Student examines negatives over a lightboard
Undergraduate | In-Person

Photography, BFA

Our mission is to empower you with the confidence and skills to thrive and be self-sufficient as image makers and responsible, thoughtful, cultural producers in the ever-changing field of photography. 

Why Major in Photography? 

Student image of a dog in natureThe Watkins College of Art's B.F.A. in Photography encourages in-depth research and experimentation in technical and conceptual methods to hone skills and sensibilities for high-end photography in multiple media.

Our curriculum is designed with a strong art foundation program that leads to major courses including advanced film and digital photography methods and professional practices. The BFA degree prepares students to enter the field and/or pursue a graduate degree. Students will complete an ambitious thesis exhibition at the culmination of their degree.

In the B.F.A., you will develop creative, entrepreneurial and critical thinking skills in your art making process that can be applied to all areas of your life through professional internships, public exhibitions, presentations and exposure to writing for proposals (grants, exhibitions, editorial pitches, etc.). You will also develop a cross-disciplinary and global perspective by bringing in elements of a wider liberal arts education into your photographic practice.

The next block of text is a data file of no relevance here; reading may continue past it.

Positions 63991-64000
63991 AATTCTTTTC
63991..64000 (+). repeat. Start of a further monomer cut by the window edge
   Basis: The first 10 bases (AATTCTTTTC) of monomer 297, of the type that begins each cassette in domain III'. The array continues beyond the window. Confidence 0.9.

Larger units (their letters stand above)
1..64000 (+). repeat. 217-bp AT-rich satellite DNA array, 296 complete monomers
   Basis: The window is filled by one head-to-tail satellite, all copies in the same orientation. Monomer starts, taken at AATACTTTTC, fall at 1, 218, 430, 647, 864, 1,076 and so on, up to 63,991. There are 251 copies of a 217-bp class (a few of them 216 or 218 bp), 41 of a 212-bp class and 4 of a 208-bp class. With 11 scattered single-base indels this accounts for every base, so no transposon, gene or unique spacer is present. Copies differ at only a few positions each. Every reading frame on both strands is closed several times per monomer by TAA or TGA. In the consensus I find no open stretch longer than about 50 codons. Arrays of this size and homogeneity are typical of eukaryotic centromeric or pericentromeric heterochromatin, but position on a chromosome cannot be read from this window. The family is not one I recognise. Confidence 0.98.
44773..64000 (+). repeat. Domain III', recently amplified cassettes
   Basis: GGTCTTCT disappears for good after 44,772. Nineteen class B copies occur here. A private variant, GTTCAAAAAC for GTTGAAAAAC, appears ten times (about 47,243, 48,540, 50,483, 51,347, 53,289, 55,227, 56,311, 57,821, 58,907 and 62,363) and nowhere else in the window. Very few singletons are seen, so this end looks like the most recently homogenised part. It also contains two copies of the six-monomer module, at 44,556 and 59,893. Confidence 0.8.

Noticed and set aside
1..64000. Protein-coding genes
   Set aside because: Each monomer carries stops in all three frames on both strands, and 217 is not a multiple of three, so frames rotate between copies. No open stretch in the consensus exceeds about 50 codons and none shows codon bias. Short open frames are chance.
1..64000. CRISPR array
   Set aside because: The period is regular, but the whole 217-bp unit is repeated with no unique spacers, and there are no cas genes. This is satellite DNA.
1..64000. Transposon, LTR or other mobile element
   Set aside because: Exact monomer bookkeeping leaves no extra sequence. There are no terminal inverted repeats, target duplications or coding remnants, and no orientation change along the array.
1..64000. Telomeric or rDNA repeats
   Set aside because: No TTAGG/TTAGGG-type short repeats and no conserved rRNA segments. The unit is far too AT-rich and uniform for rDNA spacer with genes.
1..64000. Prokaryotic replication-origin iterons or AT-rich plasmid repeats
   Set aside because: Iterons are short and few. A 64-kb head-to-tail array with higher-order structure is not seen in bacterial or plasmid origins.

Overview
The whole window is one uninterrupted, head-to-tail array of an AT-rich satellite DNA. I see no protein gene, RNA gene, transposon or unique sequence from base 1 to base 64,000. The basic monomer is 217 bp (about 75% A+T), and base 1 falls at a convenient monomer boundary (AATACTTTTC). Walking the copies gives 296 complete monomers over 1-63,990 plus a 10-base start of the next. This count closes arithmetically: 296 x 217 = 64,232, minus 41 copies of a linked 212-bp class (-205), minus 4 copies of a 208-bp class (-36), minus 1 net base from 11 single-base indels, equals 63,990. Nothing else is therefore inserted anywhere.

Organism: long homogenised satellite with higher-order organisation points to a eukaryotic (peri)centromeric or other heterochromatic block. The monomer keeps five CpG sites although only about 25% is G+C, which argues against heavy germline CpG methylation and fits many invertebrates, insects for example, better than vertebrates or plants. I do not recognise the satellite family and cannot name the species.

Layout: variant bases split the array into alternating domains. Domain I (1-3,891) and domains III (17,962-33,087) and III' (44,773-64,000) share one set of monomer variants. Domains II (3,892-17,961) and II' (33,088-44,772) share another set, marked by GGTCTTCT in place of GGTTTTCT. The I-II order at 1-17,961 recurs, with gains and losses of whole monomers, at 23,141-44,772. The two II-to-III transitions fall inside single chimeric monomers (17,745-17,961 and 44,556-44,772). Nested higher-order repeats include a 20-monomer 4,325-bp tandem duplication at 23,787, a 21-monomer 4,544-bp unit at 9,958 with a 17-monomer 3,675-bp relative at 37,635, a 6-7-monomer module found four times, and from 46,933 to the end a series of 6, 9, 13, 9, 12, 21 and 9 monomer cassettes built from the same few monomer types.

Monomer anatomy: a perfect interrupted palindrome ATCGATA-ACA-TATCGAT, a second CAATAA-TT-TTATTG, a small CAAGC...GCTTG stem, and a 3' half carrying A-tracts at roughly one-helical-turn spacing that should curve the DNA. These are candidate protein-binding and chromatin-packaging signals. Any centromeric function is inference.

For students looking for a more interdisciplinary approach to their photography practice, the Watkins College of Art offers a Bachelor of Arts (B.A.) in Photographic Studies.

Start your photography career in the bustling, creative industry of Nashville.

What You'll Learn 

  • Digital imaging and large-format printing
  • Darkroom and film photography
  • Digital photography
  • Experimental video techniques
  • Applied studio lighting
  • Documentary photographic projects that emphasize social concerns
  • Photo history and theory

Career Possibilities

  • Studio or Commercial Photographer
  • Entertainment Photographer
  • Lifestyle Photographer
  • Fashion/Editorial Photographer
  • Photo Editing
  • Gallery or Museum Curating
  • Photojournalism
  • Photo Archivist
  • Darkroom and Digital Printing Technician
  • Short or Long Form Documentary

Christine Rogers

Faculty Spotlight

For Associate Professor of Photography Christine Rogers, her own artistic journey is as much a part of her teaching philosophy as the lessons she teaches in the classroom.